3. Right, I'm just bringing it to the general discussion which is all guesswork anyway. But I think it's interesting that in Frost's poem, fire and ice represent two forces in the human heart, and it's the people under their influence that are the destructive force. Hate versus desire, or as they say on Wall Street, fear versus greed.
  4. He's talked about that Robert Frost poem. From an old interview: Why your saga is called A Song of Ice and Fire, because of the Wall and the dragons or is something more beyond that? Oh! That’s the obvious thing but yes, there’s more. People say I was influenced by Robert Frost’s poem, and of course I was, I mean... Fire is love, fire is passion, fire is sexual ardor and all of these things. Ice is betrayal, ice is revenge, ice is… you know, that kind of cold inhumanity and all that stuff is being played out in the books. The poem in question, for those who don't know it: Fire and Ice by Robert Frost Some say the world will end in fire, Some say in ice. From what I’ve tasted of desire I hold with those who favor fire. But if it had to perish twice, I think I know enough of hate To say that for destruction ice Is also great And would suffice.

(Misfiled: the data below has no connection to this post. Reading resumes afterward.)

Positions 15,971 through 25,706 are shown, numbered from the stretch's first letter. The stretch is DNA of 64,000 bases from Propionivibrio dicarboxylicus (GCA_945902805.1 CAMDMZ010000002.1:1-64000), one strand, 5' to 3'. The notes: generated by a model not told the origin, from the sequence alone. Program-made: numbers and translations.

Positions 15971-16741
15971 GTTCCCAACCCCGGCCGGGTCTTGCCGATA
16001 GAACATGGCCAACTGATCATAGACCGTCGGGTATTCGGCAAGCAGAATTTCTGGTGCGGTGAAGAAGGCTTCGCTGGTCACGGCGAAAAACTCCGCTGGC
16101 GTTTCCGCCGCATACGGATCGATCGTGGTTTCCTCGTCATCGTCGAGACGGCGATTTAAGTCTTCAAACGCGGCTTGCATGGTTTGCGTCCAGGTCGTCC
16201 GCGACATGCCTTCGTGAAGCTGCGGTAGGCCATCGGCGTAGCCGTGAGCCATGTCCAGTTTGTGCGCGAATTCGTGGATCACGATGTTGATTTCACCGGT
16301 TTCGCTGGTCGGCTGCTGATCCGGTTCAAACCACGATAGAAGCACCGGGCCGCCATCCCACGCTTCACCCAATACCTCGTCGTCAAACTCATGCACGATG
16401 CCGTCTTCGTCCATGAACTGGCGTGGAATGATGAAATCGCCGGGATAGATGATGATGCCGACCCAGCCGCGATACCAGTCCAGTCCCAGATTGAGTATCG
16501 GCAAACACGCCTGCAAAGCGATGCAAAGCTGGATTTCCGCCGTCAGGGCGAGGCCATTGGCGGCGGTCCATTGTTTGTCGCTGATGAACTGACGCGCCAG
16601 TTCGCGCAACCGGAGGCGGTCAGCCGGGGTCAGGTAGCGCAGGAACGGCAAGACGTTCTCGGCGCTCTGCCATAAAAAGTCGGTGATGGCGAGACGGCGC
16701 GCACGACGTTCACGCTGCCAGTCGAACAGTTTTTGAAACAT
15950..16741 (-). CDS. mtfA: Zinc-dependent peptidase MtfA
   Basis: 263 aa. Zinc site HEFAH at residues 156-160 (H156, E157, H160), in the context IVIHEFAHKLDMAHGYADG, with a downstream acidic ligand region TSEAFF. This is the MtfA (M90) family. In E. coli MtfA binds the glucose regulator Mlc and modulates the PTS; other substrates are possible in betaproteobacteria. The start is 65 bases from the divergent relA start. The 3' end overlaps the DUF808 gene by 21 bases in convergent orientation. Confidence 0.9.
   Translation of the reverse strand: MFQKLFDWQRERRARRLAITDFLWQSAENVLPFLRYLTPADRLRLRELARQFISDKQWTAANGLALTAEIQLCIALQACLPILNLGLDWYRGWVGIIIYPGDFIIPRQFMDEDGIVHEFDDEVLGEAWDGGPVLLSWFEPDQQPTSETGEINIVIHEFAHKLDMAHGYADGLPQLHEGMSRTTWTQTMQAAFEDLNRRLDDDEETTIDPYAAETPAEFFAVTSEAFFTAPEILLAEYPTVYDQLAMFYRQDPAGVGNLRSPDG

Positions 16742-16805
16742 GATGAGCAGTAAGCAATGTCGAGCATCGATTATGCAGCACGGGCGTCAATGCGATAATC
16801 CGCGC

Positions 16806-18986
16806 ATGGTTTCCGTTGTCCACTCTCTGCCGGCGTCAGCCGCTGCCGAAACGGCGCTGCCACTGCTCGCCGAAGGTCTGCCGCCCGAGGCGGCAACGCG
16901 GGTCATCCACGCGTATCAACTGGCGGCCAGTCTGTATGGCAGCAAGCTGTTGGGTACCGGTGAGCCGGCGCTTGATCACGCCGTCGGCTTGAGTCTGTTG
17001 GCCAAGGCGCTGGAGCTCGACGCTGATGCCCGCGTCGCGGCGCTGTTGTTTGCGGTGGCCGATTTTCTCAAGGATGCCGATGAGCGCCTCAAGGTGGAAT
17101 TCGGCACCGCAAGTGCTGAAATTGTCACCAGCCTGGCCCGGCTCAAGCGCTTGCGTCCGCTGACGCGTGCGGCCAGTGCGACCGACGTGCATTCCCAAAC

5. "Ice vs. Fire"? You like that title? "Dance of Ice and Fire"? Song means epic story, as in The Song of Roland, that could be sung to an audience, or recited dramatically. It doesn't imply harmony, imo, but rather adventure, conflict, and heroism. The use of Song in the title is pretty explicitly about form.
  6. That's consistent with something George said, that he was holding back on introducing Howland Reed because he knows too much about the central mystery of the story. Certainly R+L=J, but since he's a mystical guy presumably, maybe more about the prophecy and what Rhaegar is up to.